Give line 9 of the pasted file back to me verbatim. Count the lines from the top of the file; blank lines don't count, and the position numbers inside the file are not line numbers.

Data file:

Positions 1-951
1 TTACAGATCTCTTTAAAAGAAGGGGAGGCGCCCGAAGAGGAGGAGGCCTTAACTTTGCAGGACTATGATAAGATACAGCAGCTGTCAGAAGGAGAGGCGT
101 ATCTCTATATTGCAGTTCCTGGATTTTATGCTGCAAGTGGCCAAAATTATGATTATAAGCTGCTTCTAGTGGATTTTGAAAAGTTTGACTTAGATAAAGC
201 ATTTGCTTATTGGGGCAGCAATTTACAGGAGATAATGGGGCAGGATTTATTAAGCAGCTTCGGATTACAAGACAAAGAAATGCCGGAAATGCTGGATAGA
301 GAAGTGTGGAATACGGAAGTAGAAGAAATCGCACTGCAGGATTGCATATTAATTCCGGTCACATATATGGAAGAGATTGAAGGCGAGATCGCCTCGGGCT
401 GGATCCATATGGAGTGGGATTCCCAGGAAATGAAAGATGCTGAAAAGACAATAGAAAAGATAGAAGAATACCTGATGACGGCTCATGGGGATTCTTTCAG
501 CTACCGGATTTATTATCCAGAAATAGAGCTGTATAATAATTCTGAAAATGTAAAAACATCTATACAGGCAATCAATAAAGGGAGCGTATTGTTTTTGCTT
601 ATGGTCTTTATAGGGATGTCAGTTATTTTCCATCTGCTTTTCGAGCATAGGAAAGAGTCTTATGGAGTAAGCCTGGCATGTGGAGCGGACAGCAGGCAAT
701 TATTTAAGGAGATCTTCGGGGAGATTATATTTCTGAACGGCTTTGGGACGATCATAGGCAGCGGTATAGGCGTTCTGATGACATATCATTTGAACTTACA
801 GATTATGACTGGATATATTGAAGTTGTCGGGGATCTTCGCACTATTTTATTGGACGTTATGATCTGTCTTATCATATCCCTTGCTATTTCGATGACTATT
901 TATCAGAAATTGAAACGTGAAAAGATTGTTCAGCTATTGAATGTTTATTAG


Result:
701 TATTTAAGGAGATCTTCGGGGAGATTATATTTCTGAACGGCTTTGGGACGATCATAGGCAGCGGTATAGGCGTTCTGATGACATATCATTTGAACTTACA